Common Read Program

Texas A&M International University’s Common Read Program (Reading the Globe), spearheaded by University College, is a University-wide initiative aimed at engaging all members of the University and the surrounding community. Reading the Globe nurtures a common purpose and sense of belonging, supporting the mission of University College.

Since 2008, the program has enabled all First-Year students to engage in a selected book with an international focus through their Fall University Seminar. This book serves as a compass to help you find your way as you transition to and through college. This book will anchor you in understanding yourself, your goals, and how to take charge of your own learning.  

Faculty and staff of TAMIU also participate in the Common Read so we can better support students in embracing a holistic development.

Current Book 

Failing Up: A Professor's Odyssey of Flunking, Determination, and Hope

Common Read

When people first meet Barbara Hong, they often conclude that her life must have always been enriched. They assume she had loving, successful parents and all the support she needed to reach her goals. Nothing could be further from the truth.

Hong’s path to an Ivy League university and beyond started in a filthy tenement in Singapore where she lived with an abusive father and an illiterate mother. Even as a child of six, she worked in her sweatshop home to help with extra money, which her father often wasted on alcohol. As she endured his drinking and abuse, she feared that the pain she internalized could shatter her.

But instead of falling apart, Hong managed to face her challenges with determination and hope. She learned to embrace failures as a way to find who she is and what she is made of, thanks to a few caring friends and teachers who helped her feel a sense of belonging. Once she learned she wasn't the brainless "cabbage head" her mother called her, she began believing in herself, eventually finding the courage to discover her true purpose as a knowledge seeker, educator, and advocate.

Hong’s inspirational journey from a sweatshop home upbringing to influential professor movingly illustrates the true strength of the human spirit and the power of teachers.

About the Author

Barbara Hong received her doctorate from Columbia University in Special Education in addition to three master's degrees in Instructional Practices, Policy & Leadership, and as a Learning Specialist from the same institution. She was also a three-time recipient of the prestigious Senior Fulbright Scholar award.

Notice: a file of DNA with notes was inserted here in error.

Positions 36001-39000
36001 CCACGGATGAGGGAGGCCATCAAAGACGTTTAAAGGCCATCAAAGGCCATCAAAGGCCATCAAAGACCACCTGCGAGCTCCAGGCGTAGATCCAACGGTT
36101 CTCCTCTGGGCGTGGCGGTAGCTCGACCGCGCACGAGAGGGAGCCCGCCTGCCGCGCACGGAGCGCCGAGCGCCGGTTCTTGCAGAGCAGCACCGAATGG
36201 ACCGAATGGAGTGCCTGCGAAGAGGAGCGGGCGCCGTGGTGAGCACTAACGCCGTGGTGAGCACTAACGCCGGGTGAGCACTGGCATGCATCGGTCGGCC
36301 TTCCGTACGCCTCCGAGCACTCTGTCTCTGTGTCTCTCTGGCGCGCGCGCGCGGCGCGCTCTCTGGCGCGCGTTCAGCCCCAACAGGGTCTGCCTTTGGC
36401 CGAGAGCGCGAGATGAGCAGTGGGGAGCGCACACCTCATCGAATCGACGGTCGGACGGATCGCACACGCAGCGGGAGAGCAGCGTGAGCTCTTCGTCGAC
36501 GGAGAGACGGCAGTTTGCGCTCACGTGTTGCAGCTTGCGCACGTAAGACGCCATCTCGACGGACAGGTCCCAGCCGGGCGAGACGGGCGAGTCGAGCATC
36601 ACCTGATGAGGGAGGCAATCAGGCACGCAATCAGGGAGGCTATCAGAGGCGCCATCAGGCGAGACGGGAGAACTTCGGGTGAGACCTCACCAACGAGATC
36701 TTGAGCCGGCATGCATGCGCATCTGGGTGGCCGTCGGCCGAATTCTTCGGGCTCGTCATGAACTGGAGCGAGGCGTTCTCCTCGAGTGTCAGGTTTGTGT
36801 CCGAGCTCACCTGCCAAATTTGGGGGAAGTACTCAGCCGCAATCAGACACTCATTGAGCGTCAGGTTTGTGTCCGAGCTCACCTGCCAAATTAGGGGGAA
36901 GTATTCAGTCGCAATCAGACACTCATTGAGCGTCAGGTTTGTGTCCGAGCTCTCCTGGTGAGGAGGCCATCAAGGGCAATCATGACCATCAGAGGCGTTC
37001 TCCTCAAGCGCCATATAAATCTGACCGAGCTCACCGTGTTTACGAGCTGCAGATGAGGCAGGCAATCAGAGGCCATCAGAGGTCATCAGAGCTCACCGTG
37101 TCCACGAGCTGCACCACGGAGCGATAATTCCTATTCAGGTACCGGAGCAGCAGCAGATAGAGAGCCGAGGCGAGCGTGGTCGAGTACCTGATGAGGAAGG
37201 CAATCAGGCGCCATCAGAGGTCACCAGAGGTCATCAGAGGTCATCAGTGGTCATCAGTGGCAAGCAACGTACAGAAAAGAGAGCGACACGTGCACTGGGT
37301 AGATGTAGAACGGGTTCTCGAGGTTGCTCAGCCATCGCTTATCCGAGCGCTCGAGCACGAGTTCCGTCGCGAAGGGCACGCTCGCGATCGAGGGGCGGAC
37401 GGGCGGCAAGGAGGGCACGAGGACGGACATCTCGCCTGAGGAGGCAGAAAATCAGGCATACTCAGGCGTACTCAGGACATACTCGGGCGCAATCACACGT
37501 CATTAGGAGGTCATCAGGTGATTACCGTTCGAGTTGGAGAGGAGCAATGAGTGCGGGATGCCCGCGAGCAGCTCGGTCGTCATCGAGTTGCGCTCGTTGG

Hong has been a professor for more than sixteen years at the time of this publication and has taught in New York, Texas, Pennsylvania, Virginia, and Hawaii. Hong was appointed by the US State Department, Bureau of International and Information Programs, as a Speaker Specialist and Expert on Disability where she consults with governmental agencies around the globe.

Barbara Hong

Hong's research examines the cognitive science of teaching and learning, particularly for students with disabilities, and the development of self-determination through the ethics of caring. Thus far, Hong's research has been cited in the Handbook of Adult Learning, Wiley Library of Higher Education, Vanderbilt University's Peabody Recommended Readings, British Library, and the Hong Kong Institute of Education Library.

Hong is a recipient of the international Teacher-of-Honor award and BYU-Hawaii's University Exemplary Faculty Award. She is a licensed special educator, school principal, and district administrator. Currently, Hong is Dean of University College at Texas A&M International University and a Professor of Special Education. For more information, visit barbarahong.com or email contact@barbarahong.com.

Program Events
  • Reading the Globe Speaker Event: Each Fall semester, the author of the Common Read speaks to the freshman class. This will occur on a Wednesday, November 2, 2022 from 3:20-4:15 p.m. in the Fine and Performing Arts Recital Hall. Open to TAMIU Community. 

Summer Reading Guidelines

If you have purchased a copy of “Failing Up,” start responding to these questions on your own before the semester starts:

  1. Where did the story take place and what do you know about the country back in 1960's?
  2. Why was the author called a “cabbage head” and what does that term entail?
  3. How did the author’s family survive on a daily basis?
  4. Which part of the book relates to you the most and why?
  5. Which quote captures your attention the most and why? 

University College
Sue and Radcliffe Killam Library 416